Behavioral, Mental Health Nurses Needed
Behavioral or mental health nurses are never short on opportunities. According to experts in the field, they play a significant role in psychiatry, and there’s a dire need for their services.
In inpatient psychiatric nursing settings, the nurse manages acute, urgent and emergent psychiatric illness, such as acute suicidal or homicidal ideation, forensic examinations, acute withdrawal and detoxification, acute psychosis, etc.
In outpatient settings, nurses manage chronic and some acute psychiatric illnesses.
Career options in nursing can be narrowed down by population of interest. For instance, nurses might focus on an adult or child/adolescent population.
Psychiatric nurses work in several settings, including:
- Outpatient general psychiatry
- Inpatient psychiatry
- Detoxification units
- Addiction and rehabilitation
- Forensic nursing
- Nurse-driven counseling and coaching
- Child and adolescent psychiatry
- Consult-liaison psychiatry
- Psychosomatic medicine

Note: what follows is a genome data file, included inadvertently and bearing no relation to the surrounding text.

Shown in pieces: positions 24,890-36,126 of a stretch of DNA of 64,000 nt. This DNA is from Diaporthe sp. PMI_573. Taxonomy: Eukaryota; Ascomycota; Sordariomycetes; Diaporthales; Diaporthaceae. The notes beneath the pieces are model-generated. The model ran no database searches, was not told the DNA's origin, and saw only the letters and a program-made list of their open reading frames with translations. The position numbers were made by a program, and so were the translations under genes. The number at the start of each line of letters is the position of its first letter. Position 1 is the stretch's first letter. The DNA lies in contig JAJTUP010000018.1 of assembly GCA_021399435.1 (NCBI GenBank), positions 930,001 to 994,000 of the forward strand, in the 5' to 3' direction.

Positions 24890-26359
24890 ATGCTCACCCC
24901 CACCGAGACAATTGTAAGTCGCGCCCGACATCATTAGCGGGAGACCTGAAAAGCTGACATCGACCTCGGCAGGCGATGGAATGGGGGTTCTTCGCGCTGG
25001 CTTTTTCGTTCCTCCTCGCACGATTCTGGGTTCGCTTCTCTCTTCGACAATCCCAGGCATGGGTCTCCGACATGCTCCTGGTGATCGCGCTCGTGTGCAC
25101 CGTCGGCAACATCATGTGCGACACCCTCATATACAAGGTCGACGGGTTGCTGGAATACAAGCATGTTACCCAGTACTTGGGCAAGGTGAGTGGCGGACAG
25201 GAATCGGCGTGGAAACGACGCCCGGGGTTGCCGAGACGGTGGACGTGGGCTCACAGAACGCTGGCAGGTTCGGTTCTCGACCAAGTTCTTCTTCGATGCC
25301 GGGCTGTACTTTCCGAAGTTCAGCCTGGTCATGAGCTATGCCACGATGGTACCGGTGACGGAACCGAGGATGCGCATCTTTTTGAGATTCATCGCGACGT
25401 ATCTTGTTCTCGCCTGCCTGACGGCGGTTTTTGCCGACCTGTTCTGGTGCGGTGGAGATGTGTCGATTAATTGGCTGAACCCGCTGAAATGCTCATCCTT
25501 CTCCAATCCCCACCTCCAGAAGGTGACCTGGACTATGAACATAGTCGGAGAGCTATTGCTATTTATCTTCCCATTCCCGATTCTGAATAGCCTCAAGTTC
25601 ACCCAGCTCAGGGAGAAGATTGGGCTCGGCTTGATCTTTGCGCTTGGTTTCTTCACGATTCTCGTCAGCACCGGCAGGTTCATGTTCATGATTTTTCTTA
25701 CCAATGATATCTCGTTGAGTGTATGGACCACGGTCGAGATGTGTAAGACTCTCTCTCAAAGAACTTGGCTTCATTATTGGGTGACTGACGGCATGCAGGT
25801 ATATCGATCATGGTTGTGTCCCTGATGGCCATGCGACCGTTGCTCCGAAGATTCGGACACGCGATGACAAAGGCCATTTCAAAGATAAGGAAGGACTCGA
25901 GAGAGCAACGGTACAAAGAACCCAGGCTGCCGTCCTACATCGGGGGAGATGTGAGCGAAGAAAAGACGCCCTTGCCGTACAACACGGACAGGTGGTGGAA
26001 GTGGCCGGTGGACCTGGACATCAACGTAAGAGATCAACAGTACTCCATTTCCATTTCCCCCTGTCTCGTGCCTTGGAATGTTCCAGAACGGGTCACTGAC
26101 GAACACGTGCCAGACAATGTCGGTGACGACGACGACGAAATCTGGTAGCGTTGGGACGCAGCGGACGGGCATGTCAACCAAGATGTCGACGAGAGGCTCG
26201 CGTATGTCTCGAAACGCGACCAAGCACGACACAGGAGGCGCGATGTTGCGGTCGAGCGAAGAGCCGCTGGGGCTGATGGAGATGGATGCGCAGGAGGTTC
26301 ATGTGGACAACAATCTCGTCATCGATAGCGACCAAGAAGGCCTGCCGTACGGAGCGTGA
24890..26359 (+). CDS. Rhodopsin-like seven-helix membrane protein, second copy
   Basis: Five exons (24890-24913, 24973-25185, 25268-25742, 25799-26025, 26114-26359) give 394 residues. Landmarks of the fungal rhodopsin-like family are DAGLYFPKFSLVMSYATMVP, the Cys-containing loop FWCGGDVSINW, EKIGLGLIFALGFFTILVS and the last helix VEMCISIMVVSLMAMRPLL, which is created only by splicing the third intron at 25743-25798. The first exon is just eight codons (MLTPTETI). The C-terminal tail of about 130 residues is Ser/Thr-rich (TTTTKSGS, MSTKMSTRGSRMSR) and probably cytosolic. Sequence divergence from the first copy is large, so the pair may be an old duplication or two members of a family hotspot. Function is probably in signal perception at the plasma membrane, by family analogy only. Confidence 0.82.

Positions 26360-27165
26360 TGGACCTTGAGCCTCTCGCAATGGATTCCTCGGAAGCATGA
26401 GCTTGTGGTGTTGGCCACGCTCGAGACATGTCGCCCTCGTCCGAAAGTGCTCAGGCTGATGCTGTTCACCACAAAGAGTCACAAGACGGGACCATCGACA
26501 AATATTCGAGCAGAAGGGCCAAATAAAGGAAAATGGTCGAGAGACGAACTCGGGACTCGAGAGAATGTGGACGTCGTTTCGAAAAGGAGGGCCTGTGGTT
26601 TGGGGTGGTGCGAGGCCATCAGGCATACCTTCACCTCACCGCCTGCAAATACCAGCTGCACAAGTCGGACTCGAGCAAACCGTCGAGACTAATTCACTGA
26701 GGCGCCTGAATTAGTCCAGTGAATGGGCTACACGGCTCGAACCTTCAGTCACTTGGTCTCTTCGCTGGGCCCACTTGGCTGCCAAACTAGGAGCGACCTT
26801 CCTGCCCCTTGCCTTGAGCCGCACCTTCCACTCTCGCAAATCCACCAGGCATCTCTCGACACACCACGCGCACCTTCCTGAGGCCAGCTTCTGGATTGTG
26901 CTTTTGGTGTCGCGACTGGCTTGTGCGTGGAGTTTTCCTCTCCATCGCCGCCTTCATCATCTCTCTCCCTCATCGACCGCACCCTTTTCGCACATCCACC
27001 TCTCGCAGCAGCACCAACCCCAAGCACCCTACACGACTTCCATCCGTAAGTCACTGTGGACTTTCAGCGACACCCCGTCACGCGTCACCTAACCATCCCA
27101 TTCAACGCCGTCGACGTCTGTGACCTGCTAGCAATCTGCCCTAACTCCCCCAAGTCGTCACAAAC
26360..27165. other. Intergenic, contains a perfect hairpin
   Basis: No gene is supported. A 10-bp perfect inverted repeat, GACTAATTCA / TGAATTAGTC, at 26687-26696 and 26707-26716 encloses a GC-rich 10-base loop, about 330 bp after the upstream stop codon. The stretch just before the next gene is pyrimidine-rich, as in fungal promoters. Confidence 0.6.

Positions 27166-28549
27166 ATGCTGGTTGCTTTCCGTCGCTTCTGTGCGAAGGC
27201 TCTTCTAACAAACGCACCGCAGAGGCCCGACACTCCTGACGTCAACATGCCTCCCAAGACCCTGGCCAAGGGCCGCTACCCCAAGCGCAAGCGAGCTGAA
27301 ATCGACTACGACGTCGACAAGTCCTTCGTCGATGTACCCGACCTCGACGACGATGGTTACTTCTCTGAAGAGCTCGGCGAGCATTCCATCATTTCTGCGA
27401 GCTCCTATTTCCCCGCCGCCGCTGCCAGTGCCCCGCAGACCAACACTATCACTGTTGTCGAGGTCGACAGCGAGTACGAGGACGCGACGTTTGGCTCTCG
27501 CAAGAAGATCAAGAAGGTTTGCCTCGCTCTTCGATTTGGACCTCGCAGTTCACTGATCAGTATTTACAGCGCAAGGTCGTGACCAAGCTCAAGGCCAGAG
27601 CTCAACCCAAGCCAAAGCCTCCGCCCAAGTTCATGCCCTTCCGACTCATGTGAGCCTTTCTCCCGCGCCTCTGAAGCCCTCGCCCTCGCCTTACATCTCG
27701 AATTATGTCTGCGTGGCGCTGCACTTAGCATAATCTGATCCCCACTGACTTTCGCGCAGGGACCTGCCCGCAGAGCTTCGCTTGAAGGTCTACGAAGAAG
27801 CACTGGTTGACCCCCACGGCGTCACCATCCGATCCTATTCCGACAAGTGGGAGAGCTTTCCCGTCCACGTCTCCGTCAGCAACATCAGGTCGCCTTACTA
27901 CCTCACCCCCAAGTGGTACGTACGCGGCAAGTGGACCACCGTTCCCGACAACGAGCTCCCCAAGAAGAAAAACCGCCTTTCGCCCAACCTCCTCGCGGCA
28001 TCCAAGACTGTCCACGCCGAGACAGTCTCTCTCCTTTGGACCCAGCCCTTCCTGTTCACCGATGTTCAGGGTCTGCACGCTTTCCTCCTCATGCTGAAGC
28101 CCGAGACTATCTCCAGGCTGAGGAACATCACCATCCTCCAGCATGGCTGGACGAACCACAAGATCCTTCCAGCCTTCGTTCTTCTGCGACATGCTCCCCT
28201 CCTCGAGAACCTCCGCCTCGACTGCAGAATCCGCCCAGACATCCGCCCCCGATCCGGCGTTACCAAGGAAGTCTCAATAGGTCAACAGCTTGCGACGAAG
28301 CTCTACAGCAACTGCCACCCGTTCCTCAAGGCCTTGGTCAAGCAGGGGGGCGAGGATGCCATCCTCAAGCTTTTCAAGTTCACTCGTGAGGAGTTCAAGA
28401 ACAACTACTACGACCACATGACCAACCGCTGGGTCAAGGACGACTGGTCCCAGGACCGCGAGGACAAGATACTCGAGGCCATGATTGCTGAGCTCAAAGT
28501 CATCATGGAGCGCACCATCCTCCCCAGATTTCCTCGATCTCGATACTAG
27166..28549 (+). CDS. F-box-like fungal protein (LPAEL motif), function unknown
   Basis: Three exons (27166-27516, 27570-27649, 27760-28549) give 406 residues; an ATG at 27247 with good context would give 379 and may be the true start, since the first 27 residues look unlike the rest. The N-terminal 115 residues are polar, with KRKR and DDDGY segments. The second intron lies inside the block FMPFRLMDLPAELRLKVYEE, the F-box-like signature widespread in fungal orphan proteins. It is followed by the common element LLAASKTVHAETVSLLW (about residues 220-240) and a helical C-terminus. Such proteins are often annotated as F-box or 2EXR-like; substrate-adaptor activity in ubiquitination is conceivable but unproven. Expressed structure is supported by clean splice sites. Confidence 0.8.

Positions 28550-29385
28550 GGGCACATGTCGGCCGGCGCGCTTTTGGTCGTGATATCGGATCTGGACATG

- Geriatric psychiatry
There is a significant shortage of mental health providers across the United States, and the situation has become more pronounced with the pandemic.
In psychiatry, it is easier for nurses to practice to the full extent of their licenses and training.
For nurse practitioners (NPs) or those who are interested in pursuing the practice, there is a tremendous need for behavioral health providers. For nurses who are not NPs, psych nurses are always needed in inpatient units.
Nurses considering a career change into a mental health setting benefit from further education. The certification credential offered by the American Nurses Credentialing Center is the Psychiatric–Mental Health Nursing board certification (PMH-BC). This is a competency-based certification for entry level practice in psychiatric/mental health nursing. The requirements are 2,000 hours of clinical practice in mental health, 30 CEUs in the topic area and successful completion of the exam.
Psychiatric nurse practitioners can become certified as ARNPs with a specialization in psychiatric/mental health care. After getting a bachelor’s degree in nursing, the master’s is another year or two of education and about 600 hours of precepting.